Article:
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A memorial in front of Ride the Ducks Branson mourns victims of the July 19 accident.
Photo courtesy Ride the Ducks Branson
A memorial in front of Ride the Ducks Branson mourns victims of the July 19 accident.

Lawsuit calls for duck boat ban

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A lawsuit filed yesterday on behalf of family members who died in the recent Ride the Ducks accident seeks at least $100 million in damages and an end to the duck boat industry in its current form.

Attorneys with Philadelphia-based Saltz Mongeluzzi Barrett & Bendesky PC this morning held a news conference in Kansas City to discuss the lawsuit. The law firm secured a $17 million settlement following a 2010 duck boat crash in Philadelphia. This morning’s news conference was livestreamed by Fox 4 News in Kansas City.

The suit was filed on behalf of the estates of Ervin Coleman, 76, and Maxwell Coleman Ly, 2, two of nine members of an Indiana family who died in the July 19 accident. In total, the accident killed 17 people when the boat capsized on Table Rock Lake.

Robert Mongeluzzi, co-founder of the firm, said duck boat operators have known for 20 years — after a National Transportation Safety Board investigation — that the nonremovable canopies on the vehicles can cause passengers to be trapped inside if capsized.

“It was proven yet again in devastating fashion in Branson, Missouri,” he said during the news conference. “With this lawsuit, we hope we’ll drive the death trap duck boats out of business.”

Mongeluzzi said Ride the Ducks Branson officials were made aware of incoming severe weather ahead of the accident.

Operators adjusted the schedule, he said, by opting to go on the water portion of the attraction before the land portion. That, Mongeluzzi said, is atypical of usual trips.

“It was clear they knew severe weather was coming and they tried to beat the storm by going on the water first,” he said.

Mongeluzzi referenced the NTSB’s initial review of the digital video recorder system on the Ride the Ducks vessel that capsized. The report, which was released July 27, states crews knew beforehand a storm was on its way. However, “no conclusions regarding the cause of the accident should be made from this preliminary information,” according to the NTSB.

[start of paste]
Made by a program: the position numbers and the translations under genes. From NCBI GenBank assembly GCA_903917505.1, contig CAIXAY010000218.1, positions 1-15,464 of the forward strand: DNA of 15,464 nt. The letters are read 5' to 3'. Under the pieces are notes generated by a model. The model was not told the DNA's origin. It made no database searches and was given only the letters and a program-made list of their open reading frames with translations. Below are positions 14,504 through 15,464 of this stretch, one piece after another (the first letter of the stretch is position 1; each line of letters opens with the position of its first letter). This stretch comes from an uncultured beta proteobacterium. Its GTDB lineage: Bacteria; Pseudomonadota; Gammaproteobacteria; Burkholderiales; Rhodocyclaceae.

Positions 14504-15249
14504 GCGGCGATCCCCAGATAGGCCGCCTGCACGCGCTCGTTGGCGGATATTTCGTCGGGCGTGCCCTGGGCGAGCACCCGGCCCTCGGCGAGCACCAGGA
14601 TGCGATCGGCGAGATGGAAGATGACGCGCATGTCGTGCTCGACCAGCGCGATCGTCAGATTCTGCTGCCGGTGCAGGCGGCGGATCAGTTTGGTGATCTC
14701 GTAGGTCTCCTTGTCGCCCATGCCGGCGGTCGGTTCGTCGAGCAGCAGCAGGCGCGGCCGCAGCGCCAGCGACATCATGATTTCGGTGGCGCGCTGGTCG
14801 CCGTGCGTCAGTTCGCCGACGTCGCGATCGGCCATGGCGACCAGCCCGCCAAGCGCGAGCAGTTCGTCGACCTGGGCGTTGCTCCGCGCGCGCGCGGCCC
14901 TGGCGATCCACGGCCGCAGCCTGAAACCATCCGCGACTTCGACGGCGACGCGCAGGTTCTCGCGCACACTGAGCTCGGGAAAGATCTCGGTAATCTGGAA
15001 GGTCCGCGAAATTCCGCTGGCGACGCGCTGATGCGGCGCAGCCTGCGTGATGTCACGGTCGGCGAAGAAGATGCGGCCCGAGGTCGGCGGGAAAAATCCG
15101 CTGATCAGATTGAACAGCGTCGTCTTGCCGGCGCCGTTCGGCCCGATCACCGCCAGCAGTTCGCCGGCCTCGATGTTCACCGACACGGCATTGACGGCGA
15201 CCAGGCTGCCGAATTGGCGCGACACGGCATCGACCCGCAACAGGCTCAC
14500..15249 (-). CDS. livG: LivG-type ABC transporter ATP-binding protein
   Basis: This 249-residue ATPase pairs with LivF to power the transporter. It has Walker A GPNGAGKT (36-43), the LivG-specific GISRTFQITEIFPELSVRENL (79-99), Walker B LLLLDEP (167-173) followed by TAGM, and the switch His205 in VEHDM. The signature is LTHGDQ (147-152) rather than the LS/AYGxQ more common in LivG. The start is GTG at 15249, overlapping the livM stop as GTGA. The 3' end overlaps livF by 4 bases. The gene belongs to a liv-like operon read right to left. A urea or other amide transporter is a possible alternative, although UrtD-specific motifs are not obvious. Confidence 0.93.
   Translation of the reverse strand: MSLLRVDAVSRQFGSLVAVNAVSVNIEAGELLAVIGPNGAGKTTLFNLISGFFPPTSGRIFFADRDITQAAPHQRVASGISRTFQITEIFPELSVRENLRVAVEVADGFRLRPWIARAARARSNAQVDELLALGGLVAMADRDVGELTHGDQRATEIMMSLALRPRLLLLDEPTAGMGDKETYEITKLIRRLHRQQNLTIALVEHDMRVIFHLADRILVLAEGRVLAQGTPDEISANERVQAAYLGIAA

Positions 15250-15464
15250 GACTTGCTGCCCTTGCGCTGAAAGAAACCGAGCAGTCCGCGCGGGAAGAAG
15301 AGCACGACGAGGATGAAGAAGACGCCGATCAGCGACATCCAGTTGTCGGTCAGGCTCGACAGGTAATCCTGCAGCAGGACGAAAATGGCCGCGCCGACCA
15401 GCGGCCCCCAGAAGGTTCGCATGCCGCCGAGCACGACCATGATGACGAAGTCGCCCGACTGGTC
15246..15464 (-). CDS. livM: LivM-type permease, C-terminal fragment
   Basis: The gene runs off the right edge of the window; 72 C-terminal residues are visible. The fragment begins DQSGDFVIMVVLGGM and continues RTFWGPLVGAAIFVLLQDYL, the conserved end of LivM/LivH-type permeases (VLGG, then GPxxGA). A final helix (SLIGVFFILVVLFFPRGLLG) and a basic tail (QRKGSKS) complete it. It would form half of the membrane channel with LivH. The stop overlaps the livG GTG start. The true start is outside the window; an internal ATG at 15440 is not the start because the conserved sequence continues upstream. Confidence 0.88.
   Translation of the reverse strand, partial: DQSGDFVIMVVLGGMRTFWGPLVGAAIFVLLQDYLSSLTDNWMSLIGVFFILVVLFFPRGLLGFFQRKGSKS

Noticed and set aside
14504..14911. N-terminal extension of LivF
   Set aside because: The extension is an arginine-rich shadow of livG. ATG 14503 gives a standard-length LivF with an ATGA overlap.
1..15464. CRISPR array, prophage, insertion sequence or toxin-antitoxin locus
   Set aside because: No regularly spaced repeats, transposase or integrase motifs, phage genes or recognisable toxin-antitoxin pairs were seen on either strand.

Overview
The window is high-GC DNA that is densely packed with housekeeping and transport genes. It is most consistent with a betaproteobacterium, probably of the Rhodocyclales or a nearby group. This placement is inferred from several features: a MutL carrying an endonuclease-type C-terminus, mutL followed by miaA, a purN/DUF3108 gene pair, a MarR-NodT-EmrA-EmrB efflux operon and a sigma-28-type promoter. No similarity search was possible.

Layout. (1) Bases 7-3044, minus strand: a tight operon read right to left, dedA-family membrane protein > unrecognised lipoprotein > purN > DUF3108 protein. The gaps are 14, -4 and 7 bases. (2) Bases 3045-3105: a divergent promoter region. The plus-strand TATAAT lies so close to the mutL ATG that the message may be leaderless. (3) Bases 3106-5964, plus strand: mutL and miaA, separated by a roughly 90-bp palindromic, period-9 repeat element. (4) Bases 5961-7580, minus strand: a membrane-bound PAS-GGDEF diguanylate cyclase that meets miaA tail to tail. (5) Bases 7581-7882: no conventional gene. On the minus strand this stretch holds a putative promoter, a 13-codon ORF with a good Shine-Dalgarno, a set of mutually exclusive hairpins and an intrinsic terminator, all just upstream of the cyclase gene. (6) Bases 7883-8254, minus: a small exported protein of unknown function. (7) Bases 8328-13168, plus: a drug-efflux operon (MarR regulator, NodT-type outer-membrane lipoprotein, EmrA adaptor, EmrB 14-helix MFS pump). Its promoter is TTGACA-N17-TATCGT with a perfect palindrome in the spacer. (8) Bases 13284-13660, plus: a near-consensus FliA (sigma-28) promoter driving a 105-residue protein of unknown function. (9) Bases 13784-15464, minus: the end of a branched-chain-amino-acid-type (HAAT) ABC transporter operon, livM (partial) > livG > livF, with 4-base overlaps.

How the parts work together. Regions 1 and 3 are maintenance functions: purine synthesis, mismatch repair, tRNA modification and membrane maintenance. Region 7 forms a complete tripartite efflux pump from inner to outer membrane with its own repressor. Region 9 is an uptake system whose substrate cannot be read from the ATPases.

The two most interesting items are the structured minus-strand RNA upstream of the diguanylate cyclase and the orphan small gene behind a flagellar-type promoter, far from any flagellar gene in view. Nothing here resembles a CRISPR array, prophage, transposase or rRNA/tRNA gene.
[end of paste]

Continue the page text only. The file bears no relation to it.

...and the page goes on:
“Since they have not responded to the NTSB, in my view, the only thing that will change them is a massive jury verdict with punitive damages,” Mongeluzzi said of Ride the Ducks Branson owner Ripley Entertainment Inc.

Discussing the industry’s dismissal of NTSB recommendations, Mongeluzzi said: “The only reason why, that I can surmise, is money and profit.”

The suit names Ripley Entertainment Inc., as well as previous Ride the Ducks Branson owner Herschend Family Entertainment Corp.

“In December 2017, (the Ripley Entertainment) conglomerate bought the Ride the Ducks operations from Ride the Ducks International, which was owned by Herschend Family Entertainment,” Mongeluzzi said, adding the duck boat that went out on July 19, “we believe was designed by Ride the Ducks International.”

Representing the survivors, Mongeluzzi said he would be open to the duck boat industry continuing if the operators were to heed NTSB safety recommendations and design and implement new vessels.

In addressing the media, Mongeluzzi was bold in describing the suffering the victims endured during the latest accident involving Ride the Ducks.

Mongeluzzi described two portions of the brain that react when someone is drowning. One, he said, tells the person not to breath underwater because they’ll drown, while the other, more instinctual part, says to breath because there is no oxygen.

“Ultimately, that instinctive urge wins out and you breathe in seawater and you know you’re drowning in the dark and you’ll never see your loved ones again,” he said. “It is a horrific, unimaginable way to die.”

Reached this morning, Ripley spokeswoman Suzanne Smagala-Potts said since the company is cooperating with the NTSB investigation, it is “not allowed to comment on anything.”


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